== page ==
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Ethn Health. 2008 Apr;13(2):171-82. doi: 10.1080/13557850701784694.

Small-group discussions on menthol cigarettes: listening to adult African American smokers in Atlanta, Georgia.

Author information

1
CDC, Atlanta, USA. prichter@cdc.gov

Abstract

OBJECTIVE:

In 2002, the First Conference on Menthol Cigarettes brought together researchers from diverse backgrounds to summarize what is known about menthol cigarettes and the people who smoke them, and to identify areas of needed research on menthol cigarettes. Since the conference, PubMed reports 24 articles, including the conference proceedings, on menthol cigarettes and African Americans. Many of the articles address epidemiological or biomedical topics. While there has been some focus on social influences and marketing issues, more research and a greater focus on this topic are needed.

DESIGN:

To stimulate research on a population disproportionately burdened by the health effects of smoking, we conducted small-group discussions in 2005 with adult African American smokers in Atlanta, Georgia. Each group discussion focused on a different topic: smoking behavior and preferences, perceptions of social influences, health effects and perceived harmfulness of menthol, quitting menthol cigarette smoking, or the influence of marketing and advertising of menthol cigarettes.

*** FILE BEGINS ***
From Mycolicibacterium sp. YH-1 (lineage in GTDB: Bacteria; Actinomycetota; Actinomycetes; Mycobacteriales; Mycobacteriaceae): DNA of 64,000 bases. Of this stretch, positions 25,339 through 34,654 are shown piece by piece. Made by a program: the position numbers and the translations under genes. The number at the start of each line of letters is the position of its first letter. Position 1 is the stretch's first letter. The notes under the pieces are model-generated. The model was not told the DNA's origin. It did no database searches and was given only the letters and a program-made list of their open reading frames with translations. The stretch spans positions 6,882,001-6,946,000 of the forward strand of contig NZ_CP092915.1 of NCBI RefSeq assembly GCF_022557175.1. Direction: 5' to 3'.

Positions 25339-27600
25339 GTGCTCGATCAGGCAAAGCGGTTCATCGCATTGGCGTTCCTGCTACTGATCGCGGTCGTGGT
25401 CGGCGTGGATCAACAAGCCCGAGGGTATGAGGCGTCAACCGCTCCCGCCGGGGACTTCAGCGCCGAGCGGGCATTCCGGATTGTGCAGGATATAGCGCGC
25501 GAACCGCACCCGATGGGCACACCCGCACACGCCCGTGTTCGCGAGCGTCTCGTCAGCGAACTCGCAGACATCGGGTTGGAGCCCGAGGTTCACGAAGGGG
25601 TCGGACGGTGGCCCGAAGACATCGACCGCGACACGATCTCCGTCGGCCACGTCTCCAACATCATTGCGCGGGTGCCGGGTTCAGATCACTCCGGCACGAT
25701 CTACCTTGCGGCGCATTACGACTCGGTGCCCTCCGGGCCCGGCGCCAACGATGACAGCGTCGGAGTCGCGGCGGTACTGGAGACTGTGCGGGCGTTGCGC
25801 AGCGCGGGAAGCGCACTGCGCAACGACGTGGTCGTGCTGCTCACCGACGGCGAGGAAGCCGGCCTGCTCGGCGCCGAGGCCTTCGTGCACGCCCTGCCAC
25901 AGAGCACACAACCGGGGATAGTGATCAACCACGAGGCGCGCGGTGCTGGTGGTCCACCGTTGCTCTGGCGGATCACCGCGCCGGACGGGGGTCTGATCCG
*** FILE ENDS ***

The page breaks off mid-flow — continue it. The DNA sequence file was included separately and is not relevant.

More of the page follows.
RESULTS:

Themes emerged from the discussions: (1) emulation of black culture by white youth and racial integration of neighborhoods and communities may have modified the perception that African Americans smoke menthol cigarettes and whites smoke non-menthol cigarettes; (2) non-menthol cigarette smokers were thought to be 'hardcore' smokers with less interest in quitting; (3) switching to non-menthol cigarettes was discussed as a way of quitting cigarettes for habitual menthol smokers; and, (4) smoking menthol cigarettes was thought to lead to fewer negative health effects.

CONCLUSION:

Some topics suggested by the participants warrant further investigation. More research is needed to assess the pervasiveness of these beliefs and their potential utility for smoking cessation interventions.

PMID:
18425713
DOI:
10.1080/13557850701784694
[Indexed for MEDLINE]

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